• Based on what went well and what didn’t, what are the outcomes you want more of and which do you want less of?
  • What are three things your business should accomplish one year from now?
  • How will we measure success for each of those three things?
  • What combination of resources will help us reach our target?

You might realize that you need to build a bigger sales pipeline, hire more salespeople or find ways to get your current sales team to become more effective.

For each new initiative, map out what metrics you can use to track whether the outcome is successful or not. (Also make sure that if you achieve everything you set out to do, it will get you closer to your three-year strategic plan).

Be sure to assess all of your goals to see whether they are too lofty or too light. Lastly, build revenue and expense targets at the line-item level.

Step 6: Decide what to tackle first

All startups have constraints: time, money, human capital or all of the above.

As an entrepreneur, you have to figure out what changes will give you the most mileage but not derail the rest of your plans for the year.

I like to figure out what I will take on in the first quarter, second quarter, and so on. Then I use an agile methodology where I start with the small tasks first, so I can put a win on the board (some projects might take longer and need to be started in parallel or when you have the right hires in place). Keep an eye on the longer-term projects and be on the lookout for opportunities to start projects earlier.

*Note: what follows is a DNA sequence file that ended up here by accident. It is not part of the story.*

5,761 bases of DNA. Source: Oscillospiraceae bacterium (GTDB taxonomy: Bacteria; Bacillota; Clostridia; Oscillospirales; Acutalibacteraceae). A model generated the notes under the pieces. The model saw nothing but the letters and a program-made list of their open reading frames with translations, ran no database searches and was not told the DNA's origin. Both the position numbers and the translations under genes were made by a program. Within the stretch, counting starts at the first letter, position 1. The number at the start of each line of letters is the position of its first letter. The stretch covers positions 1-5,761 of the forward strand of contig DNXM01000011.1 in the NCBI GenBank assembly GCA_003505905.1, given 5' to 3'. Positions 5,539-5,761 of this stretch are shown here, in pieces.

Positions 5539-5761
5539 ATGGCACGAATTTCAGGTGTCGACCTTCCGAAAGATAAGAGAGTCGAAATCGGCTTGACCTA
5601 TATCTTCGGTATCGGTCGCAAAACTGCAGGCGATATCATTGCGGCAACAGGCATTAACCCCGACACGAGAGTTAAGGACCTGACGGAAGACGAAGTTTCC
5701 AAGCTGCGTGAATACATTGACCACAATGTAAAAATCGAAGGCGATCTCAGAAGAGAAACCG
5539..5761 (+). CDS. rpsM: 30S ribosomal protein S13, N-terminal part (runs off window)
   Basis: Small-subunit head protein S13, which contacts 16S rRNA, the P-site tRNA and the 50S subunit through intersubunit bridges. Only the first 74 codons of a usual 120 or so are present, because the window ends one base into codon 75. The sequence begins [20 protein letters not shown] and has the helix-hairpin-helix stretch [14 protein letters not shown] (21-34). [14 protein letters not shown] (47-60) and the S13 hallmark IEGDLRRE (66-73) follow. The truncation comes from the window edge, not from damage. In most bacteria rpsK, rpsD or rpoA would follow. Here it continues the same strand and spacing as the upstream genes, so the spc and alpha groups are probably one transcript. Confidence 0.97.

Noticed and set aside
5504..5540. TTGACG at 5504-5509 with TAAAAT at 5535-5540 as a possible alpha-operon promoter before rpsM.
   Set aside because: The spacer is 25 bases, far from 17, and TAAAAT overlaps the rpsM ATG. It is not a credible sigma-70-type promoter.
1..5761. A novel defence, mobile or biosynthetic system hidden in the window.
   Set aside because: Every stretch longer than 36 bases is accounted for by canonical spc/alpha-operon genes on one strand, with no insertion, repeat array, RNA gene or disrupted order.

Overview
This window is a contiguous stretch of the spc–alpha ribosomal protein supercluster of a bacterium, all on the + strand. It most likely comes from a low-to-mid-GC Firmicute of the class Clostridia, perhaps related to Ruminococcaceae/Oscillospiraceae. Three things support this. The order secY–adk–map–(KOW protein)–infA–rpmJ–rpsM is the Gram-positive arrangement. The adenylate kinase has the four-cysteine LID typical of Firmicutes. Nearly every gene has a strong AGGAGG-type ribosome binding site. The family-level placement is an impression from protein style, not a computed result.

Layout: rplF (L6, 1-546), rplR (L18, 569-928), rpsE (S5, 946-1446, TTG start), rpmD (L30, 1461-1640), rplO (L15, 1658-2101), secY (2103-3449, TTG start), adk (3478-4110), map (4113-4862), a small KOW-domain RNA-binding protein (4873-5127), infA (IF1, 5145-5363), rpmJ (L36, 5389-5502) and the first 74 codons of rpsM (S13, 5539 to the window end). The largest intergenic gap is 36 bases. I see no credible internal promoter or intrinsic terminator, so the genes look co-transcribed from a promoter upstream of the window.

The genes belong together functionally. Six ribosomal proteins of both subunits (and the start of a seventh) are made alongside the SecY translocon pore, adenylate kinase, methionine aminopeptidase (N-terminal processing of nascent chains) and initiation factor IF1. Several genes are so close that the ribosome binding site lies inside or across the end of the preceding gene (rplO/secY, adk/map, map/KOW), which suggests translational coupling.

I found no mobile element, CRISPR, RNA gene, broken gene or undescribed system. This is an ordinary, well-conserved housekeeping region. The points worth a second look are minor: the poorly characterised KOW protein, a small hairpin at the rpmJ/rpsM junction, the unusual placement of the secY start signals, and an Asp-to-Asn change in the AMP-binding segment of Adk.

What do you go after first? How do you decide? Don’t assume every criterion has equal importance and score each option. It helps to weight your priorities.

For example, if you really want to grow your new clients, weigh all activities around generating new revenue a six out of 10 on the importance scale. Retention activities can be weighted at a four. Using this scoring system, you can easily figure out the order of operations.


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Step 7: Make your financial plan come to life

But first, you’ll want to vet the plan with your team. Get their buy-in!

Socialize the plan and be sure to highlight your company’s vision and strategies, which will remind everyone of the mission (why the work that you all do matters).

Then, review the plan with one or two mentors outside of your team who can provide you with meaningful feedback. Determine whether or not you are missing anything and then make any necessary revisions to your plan.

Then comes the hard part: execute, execute, execute!